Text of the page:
North American dispensaries and European cannabis clubs are shifting to become spa-like wellness centers that do more then just sell product, but also offer free massages, yoga, Pilates, meditation classes and alternative medicine specialists. Some even now offer trendy cannabis juice bars, the report says.
At Canna Clinic Medicinal Society in Vancouver, Canada, there are free cannabis oil massages. The same city's Sea to Sky Alternative Healing Clinic has an in-house naturopath and medicinal smoothie bar. At Sparc, in San Francisco, free acupuncture, meditation, acupressure, Ayurveda and live jazz are among the latest offerings.
Traditional medical spas are jumping on the cannabis bandwagon by having clinic doctors recommend or prescribe medical marijuana, after which topical cannabis products can be used in spa services. Examples include Restorations Wellness Center & Spa in Denver and MD Medical Spa & Wellness Center in Boston and Cape Cod, Mass.
"We are literally seeing bed and breakfasts rebranding themselves around cannabis," Kyricos says. "And it's being integrated into skin care products. There's a company called Dixie Elixir that's producing very slick, topical products that wouldn't look out of place on a shelf at Whole Foods. They look that refined."
The range of products made from cannabis include lotions, massage oils, salves, salts and soaps. Although there has yet to be a great deal of research on the benefits of cannabis used on the skin, there are some indications topicals can be pain reducing and anti-inflammatory, the report says.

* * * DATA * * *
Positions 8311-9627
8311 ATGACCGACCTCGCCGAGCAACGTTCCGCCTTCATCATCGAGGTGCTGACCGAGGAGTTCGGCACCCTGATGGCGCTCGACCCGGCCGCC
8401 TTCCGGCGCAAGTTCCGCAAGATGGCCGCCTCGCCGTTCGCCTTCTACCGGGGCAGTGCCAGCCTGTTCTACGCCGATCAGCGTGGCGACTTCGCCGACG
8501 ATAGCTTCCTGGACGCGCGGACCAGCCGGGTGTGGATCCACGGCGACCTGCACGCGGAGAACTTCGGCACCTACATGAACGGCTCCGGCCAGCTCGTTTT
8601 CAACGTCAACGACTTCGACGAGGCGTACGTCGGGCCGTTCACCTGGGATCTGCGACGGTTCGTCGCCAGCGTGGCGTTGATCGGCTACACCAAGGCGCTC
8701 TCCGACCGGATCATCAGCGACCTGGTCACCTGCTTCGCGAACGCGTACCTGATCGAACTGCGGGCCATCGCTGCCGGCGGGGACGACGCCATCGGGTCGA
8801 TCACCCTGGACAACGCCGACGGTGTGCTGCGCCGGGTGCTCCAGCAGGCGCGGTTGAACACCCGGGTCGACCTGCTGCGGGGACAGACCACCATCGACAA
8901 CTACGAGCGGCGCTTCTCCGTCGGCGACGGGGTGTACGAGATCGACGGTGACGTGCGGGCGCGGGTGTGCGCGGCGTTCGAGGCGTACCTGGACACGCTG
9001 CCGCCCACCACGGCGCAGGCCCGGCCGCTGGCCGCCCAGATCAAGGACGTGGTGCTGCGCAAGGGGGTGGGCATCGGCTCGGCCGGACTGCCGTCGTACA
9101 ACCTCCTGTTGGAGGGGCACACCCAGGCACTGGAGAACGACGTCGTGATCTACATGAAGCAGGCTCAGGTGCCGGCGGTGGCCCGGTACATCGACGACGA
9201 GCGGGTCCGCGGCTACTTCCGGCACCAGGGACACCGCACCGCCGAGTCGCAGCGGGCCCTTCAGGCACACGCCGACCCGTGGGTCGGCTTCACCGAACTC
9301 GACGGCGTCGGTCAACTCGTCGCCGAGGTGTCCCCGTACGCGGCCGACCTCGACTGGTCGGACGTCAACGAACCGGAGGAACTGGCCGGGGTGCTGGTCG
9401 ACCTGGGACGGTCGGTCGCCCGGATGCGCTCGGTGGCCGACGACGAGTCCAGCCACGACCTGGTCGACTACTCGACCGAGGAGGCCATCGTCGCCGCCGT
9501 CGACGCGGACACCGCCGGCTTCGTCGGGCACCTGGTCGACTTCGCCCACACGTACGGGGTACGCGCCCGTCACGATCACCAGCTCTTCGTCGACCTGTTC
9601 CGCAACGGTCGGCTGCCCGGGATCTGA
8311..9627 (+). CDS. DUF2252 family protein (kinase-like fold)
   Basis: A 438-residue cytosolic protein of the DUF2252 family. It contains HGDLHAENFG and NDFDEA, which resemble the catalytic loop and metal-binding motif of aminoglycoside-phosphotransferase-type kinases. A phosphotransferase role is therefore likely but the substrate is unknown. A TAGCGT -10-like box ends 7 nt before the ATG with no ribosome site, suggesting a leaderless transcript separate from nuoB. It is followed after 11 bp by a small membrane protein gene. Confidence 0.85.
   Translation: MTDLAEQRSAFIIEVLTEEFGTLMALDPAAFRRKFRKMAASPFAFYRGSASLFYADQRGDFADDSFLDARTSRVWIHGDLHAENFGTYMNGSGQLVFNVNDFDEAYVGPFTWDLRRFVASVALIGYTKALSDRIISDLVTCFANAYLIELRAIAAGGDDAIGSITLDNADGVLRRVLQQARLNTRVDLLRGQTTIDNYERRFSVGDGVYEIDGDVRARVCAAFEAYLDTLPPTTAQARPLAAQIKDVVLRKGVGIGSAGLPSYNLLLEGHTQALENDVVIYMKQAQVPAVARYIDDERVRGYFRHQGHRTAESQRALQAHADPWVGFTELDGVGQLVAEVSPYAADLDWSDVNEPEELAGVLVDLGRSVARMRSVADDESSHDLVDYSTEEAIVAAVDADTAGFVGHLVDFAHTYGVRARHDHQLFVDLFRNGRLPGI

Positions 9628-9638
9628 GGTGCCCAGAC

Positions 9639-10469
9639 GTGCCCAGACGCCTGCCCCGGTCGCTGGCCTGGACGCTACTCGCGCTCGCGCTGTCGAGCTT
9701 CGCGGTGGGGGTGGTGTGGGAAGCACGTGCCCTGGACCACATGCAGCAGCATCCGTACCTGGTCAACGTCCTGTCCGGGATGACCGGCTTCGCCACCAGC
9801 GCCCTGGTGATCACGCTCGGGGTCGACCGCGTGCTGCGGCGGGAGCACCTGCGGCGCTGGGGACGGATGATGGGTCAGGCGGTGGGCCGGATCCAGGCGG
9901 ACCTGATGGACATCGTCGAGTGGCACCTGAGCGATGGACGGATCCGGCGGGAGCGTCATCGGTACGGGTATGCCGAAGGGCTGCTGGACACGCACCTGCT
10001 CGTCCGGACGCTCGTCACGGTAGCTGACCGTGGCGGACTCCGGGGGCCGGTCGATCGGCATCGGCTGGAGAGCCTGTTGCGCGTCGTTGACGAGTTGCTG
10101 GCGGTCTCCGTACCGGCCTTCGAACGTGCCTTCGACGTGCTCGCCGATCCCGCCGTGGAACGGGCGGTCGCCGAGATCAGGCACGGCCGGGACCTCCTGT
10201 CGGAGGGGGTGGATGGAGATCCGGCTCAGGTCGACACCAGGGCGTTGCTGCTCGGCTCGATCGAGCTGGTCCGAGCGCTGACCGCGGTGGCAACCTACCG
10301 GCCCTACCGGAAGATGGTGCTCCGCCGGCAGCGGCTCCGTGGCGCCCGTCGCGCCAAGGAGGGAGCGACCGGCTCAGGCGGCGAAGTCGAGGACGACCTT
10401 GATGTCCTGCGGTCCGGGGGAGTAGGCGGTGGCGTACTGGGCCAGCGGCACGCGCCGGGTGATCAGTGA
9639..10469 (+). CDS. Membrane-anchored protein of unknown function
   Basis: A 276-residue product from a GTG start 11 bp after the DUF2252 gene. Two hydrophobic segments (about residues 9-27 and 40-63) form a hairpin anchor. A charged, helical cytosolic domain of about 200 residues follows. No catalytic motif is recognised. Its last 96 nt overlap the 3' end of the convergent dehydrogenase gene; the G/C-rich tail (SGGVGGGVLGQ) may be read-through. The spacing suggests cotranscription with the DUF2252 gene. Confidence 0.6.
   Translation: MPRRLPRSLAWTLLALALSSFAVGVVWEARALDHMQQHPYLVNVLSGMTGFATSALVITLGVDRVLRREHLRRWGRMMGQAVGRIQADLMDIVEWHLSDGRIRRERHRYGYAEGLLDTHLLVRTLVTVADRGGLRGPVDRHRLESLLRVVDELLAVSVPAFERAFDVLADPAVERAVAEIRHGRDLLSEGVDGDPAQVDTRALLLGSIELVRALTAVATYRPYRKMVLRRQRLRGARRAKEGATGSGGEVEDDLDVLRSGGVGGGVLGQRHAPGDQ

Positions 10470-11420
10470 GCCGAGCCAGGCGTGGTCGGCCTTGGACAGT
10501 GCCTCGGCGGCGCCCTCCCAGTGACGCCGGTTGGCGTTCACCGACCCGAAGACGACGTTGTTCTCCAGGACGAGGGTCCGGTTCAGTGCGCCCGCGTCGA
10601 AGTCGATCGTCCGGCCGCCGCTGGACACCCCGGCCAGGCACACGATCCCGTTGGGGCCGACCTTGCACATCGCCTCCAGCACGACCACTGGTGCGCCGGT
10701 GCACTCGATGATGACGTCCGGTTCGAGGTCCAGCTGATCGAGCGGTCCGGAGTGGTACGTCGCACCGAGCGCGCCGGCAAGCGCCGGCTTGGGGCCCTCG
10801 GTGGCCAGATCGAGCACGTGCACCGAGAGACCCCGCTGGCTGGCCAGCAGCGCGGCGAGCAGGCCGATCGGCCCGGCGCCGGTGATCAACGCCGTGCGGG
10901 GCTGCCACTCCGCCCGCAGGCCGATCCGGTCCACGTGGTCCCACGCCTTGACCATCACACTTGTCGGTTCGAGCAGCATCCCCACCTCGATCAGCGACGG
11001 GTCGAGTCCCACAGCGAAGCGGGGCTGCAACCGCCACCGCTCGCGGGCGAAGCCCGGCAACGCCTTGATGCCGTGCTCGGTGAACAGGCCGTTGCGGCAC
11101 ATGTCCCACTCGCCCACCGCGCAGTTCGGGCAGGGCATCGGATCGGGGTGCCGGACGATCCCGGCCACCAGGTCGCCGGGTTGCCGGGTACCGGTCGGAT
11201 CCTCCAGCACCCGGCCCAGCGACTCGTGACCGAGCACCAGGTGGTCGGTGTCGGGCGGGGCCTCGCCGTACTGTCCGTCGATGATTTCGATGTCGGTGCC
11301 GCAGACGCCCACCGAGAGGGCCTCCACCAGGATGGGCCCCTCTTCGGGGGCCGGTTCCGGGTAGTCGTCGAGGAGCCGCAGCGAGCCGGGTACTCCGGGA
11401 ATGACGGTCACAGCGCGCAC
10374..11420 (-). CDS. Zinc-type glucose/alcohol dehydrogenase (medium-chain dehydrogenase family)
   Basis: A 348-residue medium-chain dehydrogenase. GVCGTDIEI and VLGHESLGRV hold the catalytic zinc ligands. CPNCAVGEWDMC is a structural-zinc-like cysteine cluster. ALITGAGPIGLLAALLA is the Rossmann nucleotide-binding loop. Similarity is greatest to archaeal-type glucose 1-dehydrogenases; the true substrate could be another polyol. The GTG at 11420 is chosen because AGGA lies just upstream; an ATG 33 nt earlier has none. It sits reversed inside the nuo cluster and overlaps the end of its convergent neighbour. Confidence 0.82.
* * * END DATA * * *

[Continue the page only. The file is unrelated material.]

The Islamic traditions being incorporated into offerings at U.S. spas are perhaps the newest and least fully developed of the trends highlighted by the report.
Stemming from a consumer hunger for all things authentic and indigenous, there is an increasing interest in Islamic spa treatments that go beyond the long familiar hammam. Spas are now branching into additional Islamic practices such as rasul (mud experiences), camel's milk baths and even new sand-immersive massage tables.
"Sand bathing from the Middle East and North Africa has translated into a new innovation — the sand table," Kyricos says. "It's been found that there is a therapeutic benefit to laying on sand during a massage. Camel's milk is going to be another big offering. We are starting to see camel's milk baths and camel's milk you can consume, all of which is coming from the Middle East. Rasul is also something that used to be only seen in the Middle East and we are now starting to see it come west. These are all ancient traditions that we know are being prepared to come westward."
"Let's face it, Islamic countries have gotten a lot of bad press lately," Kyricos says. "This is an opportunity to showcase some of their healing traditions, much like India did with Ayurveda. "
Finally comes the latest facial at the Beverly Wilshire, a Four Seasons hotel in Beverly Hills.
Because of the partnership between the Beverly Wilshire and exclusive, luxurious Natura Bisse product line, many treatments from the skin care line are launched at the Beverly Wilshire before rollout to the rest of the country.
The Beverly Wilshire is still the only location in the country offering the Diamond Rose Facial - as the name implies, a treatment based on damask rose and diamond dust. It costs a steep $395 but has been promoted by the skin care company as a treatment worthy of preparing celebrities for the red carpet, turning back time for a youthful glow.
The facial includes a number of Natura Bisse's exclusive formulations, such as a Diamond Experience Nectar (made to boost skin vitality and elasticity) and Diamond Experience Essence, a cream developed to restructure and restore firmness.
While its price tag is steep, the Diamond Rose Facial is worth nearly every penny. Perhaps file it in the once-or-twice-a-year-splurge category, just to keep yourself picture perfect.